A 8 track techno album (36m 23s) — released August 14th 2015 on Experimedia

Limited edition of 300 copies. Experimedia presents Fabrik, the second album on Experimedia by Denmark's Jannick Schou following his 2011 album The Act of Shimmering. Like his 2013 self released EP Fasjil, Fabrik sees Schou further fold his powerful ambient sound into deep & heavy techno territories.

“Skov II” seems to be hiding something. On the latest from Danish noisemaker Jannick Schou, wallops of percussion and melody flex into the expanse of noise by which “Skov II” seems, initially, to be defined. What’s going on under the rug? Sure, samples of neighing horses inflict the track with a sense of doom and gloom, but Schou seems more keen on making your head shake than scaring you away. The video for “Skov II” highlights the track’s balance of graveyard ambience and late night fun. We’re driven through a world of twisting lines and chattering digital shapes; assaulted by video artifacts and occasionally by obfuscated “real world” images like that of an eye opening and closing (at least I think that’s what it was). Though you might be hard-pressed to come up with a way to categorize “Skov II” (is it the night out or the nightmare?), it’s more than likely you’ll be pulled into its rhythm. - Henry Schiller nofearofpop.net

Danish dronemaker Jannick Schou is well-regarded for his ambient work, so it's intriguing to hear him explore another side of the hypnotic with the slowed-down funeral techno of "Fabrik." Built around motorik drum programming and meticulously backmasked samples, Schou washes his synths out with filters that wouldn't sound out of place in the Basic Channel back catalogue, flanked by desiccated handclaps and metallic triplet scuffs. A gothic synth and a forlorn chanter carry the melody, getting chopped up and delayed with slow motion precision. What follows are sibilant drones before leftover sounds of industry draw the party to a close. - Lance Higdon AdHoc.fm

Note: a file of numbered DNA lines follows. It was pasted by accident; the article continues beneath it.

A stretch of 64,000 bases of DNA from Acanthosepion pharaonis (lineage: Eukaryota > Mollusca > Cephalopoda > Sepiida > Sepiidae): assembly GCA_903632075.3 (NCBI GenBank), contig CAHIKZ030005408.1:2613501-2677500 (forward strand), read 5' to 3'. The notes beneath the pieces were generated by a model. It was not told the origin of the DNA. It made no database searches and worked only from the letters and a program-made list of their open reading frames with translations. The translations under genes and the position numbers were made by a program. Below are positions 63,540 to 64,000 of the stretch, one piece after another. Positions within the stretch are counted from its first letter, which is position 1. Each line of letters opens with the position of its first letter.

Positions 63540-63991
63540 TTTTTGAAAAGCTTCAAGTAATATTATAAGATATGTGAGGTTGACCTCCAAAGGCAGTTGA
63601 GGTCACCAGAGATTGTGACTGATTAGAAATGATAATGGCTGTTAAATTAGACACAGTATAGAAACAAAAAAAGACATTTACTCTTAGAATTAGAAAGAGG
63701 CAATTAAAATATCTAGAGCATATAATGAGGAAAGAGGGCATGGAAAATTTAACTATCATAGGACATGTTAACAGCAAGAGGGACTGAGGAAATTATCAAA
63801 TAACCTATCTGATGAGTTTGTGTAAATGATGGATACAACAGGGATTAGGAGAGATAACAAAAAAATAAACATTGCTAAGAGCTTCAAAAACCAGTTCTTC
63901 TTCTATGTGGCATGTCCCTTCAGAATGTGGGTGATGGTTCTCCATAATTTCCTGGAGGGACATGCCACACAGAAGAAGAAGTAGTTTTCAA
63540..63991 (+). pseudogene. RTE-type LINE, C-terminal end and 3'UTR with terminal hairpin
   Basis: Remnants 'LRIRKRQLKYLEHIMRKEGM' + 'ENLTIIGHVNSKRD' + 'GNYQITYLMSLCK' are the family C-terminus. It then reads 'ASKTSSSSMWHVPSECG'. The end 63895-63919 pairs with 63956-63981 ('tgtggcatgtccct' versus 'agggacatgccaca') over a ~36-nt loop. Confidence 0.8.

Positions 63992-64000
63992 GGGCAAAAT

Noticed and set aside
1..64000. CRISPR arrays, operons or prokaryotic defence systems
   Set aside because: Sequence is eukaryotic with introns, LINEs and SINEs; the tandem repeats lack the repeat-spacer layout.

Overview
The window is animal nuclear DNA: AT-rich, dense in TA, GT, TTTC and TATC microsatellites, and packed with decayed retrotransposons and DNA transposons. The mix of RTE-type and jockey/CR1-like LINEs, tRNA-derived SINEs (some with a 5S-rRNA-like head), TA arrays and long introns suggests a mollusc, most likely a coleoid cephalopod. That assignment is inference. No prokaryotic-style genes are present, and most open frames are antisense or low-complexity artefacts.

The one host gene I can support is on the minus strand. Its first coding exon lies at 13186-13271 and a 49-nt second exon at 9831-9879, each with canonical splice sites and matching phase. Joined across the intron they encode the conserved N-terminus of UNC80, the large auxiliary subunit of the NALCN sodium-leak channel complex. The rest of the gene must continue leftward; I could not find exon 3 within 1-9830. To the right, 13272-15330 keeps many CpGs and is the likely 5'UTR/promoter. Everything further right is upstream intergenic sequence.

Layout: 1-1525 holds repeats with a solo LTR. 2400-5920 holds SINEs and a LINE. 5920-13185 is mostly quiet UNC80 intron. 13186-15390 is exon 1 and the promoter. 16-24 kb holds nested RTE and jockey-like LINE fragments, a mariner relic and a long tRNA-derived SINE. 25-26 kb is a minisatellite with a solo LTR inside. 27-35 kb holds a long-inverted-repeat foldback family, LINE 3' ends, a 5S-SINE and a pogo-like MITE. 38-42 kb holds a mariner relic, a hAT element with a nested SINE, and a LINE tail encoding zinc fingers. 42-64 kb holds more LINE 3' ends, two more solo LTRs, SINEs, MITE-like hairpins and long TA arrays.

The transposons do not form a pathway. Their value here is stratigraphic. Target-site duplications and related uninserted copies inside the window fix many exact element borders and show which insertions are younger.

In a minimal electronic production dusted with five or so layers of sample manipulation and filtered synth sweeps, the tone of a bass drum can make or break the whole affair. Thudding through the interstices, maintaining the grid, reminding us that our human hearts beat and pump blood to our extremities — the bass drum has responsibilities to fulfill. It asks us, not so kindly, to move. If "Fabrik," the title track of Jannick Schou's new album on Experimedia, was just a bass drum loop, I would want to listen to it. But the danish ambient/electronic mastermind provides much more, foregrounding his massive fine-grained pulse in a web of lush abstraction populated with corrupted vocal melodies and waves of side-chained static. The industrial grind thickens over five minutes of syncopated pounding as the conveyor belt continues to spin off into infinity. The visuals for "Fabrik" sketch a black-and-white quasi-narrative of machinery, unionized labor, and public demonstration. Steel girders pass by from the window of a moving vehicle. The crane lowers into the crater. Molten liquid flows into the mold and emerges as a giant metal cylinder. Schou blows the break whistle and the workers set down their tools. They take a breather. - Tiny Mix Tapes Tiny Mix Tapes

Five minutes of electronic thump that sounds as if it is literally coming from under the ground. Muffled techno pumps on, melded to industrial shuffle and seemingly several other layers of dusted, manipulated sound. The Dane known as JANNICK SCHOU (also performs as CYLON) has just released a new record on the exceptional EXPERIMEDIA called "FABRIK," his second for the label. Known more for ambient noise excursions that toy with electronic-dance-music ideas, this outing is a bit of a flipping of the script by Schou, as evidenced here by "Fabrik" and its accompanying visuals. Bleakness rules the day, as the track thickens, inching toward its grey conclusion. Perfect for the shitty day I've been having. - Boston Hassle Boston Hassle

  • Kudos happily ship all items worldwide.
  • Shipping costs and delivery times are available here.
  • UK items are sent tracked as standard at no extra cost.
  • We aim to dispatch orders placed before 2pm on the same day.
  • We are unable to ship orders on weekends or Bank Holidays.
  • If you purchase a pre-order item amongst an order of in-stock releases, we will typically hold your order until all items are in ready to send.
  • Although we use all reasonable means to ensure that your order is delivered within a specified time, we cannot accept any responsibility for late deliveries due to circumstances outside of our control. We will do our best to inform you of any unexpected delay.